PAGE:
In Chicago for an Oracle class. Temperature yesterday and today, low 70s. Temperature in Mississippi when I left Sunday, mid-90s. Maybe I’ll just stay here.
Well, not really sabre-tooth tigers, but they are talking about lions, and cheetahs, and elephants. And considering the reaction of ranchers to the re-introduction of gray wolves, I strongly suspect this won’t get much reaction beyond ridicule.
“Obviously, gaining public acceptance is going to be a huge issue, especially when you talk about reintroducing predators,” said lead author Josh Donlan, of Cornell University. “There are going to have to be some major attitude shifts.”
Janet woke up today and decided it was time to look for her next car. The plan had been to get her new one next spring, but with the deals being claimed now, and having the money in the bank already, she decided she was ready. We’ve been researching for a while, she was pretty sure what she wanted. She’s been driving a 1997 Honda Accord LX, bought new, that has just turned over 70,000 miles. That will become Kristen’s car. So, we headed out intent on looking at Toyota Camrys and Honda Accords. We also decided to look at a Toyota Prius, just because. So:
Car 1: Toyota Prius – great car, fantastic mileage, very nice to drive. Around $25,000, the one we drove, had some options we didn’t really want. Would have gone to the top of the list, except – legroom for the driver was just too tight. I couldn’t drive it very long. But definitely very cool, everything controlled through an LCD screen.
Car 2: Toyota Camry LE – OK, Camrys are great cars and all, but it was just – plain. Vanilla. I expected chocolate ripple at least. Legroom was fine, headroom for the driver was fine, but headroom in the rear seat was tight. My head was bent over in the back. Around $20,000.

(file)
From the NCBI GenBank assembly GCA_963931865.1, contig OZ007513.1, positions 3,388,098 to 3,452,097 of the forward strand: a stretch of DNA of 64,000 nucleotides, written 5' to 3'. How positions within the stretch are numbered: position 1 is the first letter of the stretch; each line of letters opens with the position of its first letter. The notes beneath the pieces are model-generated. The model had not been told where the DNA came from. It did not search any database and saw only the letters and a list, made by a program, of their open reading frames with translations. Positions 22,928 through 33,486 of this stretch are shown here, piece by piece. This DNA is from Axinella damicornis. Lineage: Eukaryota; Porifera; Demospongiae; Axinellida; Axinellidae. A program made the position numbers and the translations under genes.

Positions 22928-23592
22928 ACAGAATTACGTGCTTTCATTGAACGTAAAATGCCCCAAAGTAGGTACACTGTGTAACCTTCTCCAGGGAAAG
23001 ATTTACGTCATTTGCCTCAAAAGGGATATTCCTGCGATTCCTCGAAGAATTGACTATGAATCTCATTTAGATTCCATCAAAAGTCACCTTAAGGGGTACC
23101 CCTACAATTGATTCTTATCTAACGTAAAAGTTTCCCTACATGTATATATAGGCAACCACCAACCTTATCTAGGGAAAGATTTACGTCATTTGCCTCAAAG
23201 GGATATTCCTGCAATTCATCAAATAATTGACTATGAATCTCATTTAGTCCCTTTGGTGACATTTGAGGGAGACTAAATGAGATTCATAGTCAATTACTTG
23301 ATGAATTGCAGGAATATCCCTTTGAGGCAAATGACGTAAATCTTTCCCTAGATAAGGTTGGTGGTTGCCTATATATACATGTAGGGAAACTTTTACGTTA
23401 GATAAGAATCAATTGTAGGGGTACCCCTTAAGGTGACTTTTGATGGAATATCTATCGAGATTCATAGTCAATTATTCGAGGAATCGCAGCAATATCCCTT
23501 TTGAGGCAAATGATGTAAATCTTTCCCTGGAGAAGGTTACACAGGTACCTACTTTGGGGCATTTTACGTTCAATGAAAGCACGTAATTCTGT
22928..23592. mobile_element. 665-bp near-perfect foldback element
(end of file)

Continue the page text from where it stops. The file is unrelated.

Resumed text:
Car 3: Scion xB – OK, Janet wasn’t interested in this one, but I wanted to drive it as long as we were there. The Scion xB is freakin’ fun to drive. Strange looking from the outside, but from the inside – this one had a sunroof, front and rear sears, with shade screens. Big expanse of glass in front, and sides – fantastic visibility. It was almost like being in a convertible, except with no bugs in your teeth and with air conditioning. I loved it – a little tight on legroom for the driver, but not too bad. By the time we got back, Janet loved it. When I go looking in a few months, this one’s on my list. 34 mpg too. Did I mention it was freakin’ fun to drive?
Car 4: Honda Civic Hybrid – this drove more like a regular car than the Prius. Roomier too – much better legroom. Less expensive – around $20,000. The 2005 Civic has about as much interior room as our 1997 Accord. But the air conditioner was a little strange – when you were sitting at idle, it wasn’t blowing cold. Maybe there was some adjustment that needed to be made, because it’s supposed to be running off the battery when you’re idling. But with outside temperature of 95F, it got warm fast. Still, a nice car. Janet began wavering on the Accord thing here, thinking that maybe a Civic would do nicely.